NASA officially announced the launch of a project to experimentally develop lithium-air batteries for aircraft as part of the concept «Green aviation».
Through joint study with Boeing, the agency determined that for general aviation, the power density of the device should exceed 400 W / kg, and for commercial regional air travel, the figure should be more than 750 W / kg. Modern lithium-ion batteries have a density of 200 W / kg, and due to fundamental chemical constraints, they will be able to increase efficiency by a maximum of 50%, so they are not suitable for use in future aircraft.
Additional requirements for drives include high power, rechargeable capability, and safety. However, there are no suitable ready-made solutions now, and most companies focus on reducing the cost of producing batteries for electric vehicles. Therefore, NASA decided to organize its own team to develop a lithium-air battery technology with a theoretical energy density of 3400 W / kg, which is the maximum known indicator..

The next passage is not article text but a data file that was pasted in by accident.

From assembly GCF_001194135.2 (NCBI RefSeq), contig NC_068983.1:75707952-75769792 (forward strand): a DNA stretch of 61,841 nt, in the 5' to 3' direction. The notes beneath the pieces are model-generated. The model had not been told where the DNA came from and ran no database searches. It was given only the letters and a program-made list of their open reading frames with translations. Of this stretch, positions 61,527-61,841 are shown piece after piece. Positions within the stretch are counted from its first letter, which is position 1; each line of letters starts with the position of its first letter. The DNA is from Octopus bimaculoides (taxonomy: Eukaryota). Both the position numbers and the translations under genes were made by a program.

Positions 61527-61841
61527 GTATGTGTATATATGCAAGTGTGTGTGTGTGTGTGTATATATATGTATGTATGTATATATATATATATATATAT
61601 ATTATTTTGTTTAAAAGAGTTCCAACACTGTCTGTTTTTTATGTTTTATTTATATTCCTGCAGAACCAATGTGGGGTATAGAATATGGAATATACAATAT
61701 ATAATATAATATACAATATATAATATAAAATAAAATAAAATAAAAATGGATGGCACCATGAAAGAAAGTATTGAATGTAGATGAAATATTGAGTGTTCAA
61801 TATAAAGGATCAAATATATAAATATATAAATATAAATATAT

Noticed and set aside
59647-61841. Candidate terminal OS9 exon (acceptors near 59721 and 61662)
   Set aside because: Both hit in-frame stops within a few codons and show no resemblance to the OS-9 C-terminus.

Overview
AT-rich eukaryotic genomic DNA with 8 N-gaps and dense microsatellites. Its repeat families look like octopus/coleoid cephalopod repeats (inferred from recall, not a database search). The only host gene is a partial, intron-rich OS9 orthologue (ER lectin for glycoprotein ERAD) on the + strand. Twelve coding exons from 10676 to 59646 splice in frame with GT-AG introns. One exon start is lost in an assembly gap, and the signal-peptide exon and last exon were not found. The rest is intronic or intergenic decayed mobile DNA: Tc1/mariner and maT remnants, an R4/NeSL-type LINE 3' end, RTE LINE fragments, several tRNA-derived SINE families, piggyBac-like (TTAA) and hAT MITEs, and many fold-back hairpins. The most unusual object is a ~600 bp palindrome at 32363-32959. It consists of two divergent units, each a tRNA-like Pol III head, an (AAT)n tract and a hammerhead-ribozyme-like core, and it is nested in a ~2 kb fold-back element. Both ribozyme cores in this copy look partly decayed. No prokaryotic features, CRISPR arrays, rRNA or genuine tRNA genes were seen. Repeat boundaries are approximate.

For this, the National Aeronautics and Space Administration of the United States attracted leading experts from Stanford, Berkeley and IBM, and other organizations. A supercomputer was used to create and process the models. The goal of the project is to use cutting-edge discoveries in materials science, electrochemistry and battery design to develop improved compatible cathode and electrolyte materials, create several prototypes of lithium-air cells and conduct a demonstration flight using them..
The team will focus primarily on solving the problem of electrolyte degradation during operation, which leads to the destruction of the battery after several charge / discharge cycles. NASA expects that finding optimal components and design principles for new battery cells will help solve the problems of not only air vehicles, but also ground vehicles. However, complete development and plans to provide finished samples only by 2040.
Recently Toyota Motors and Panasonic agree to create a joint venture to produce solid-state batteries for cars with 50 times the capacity of existing storage.
text: Ilya Bauer, photo: hsto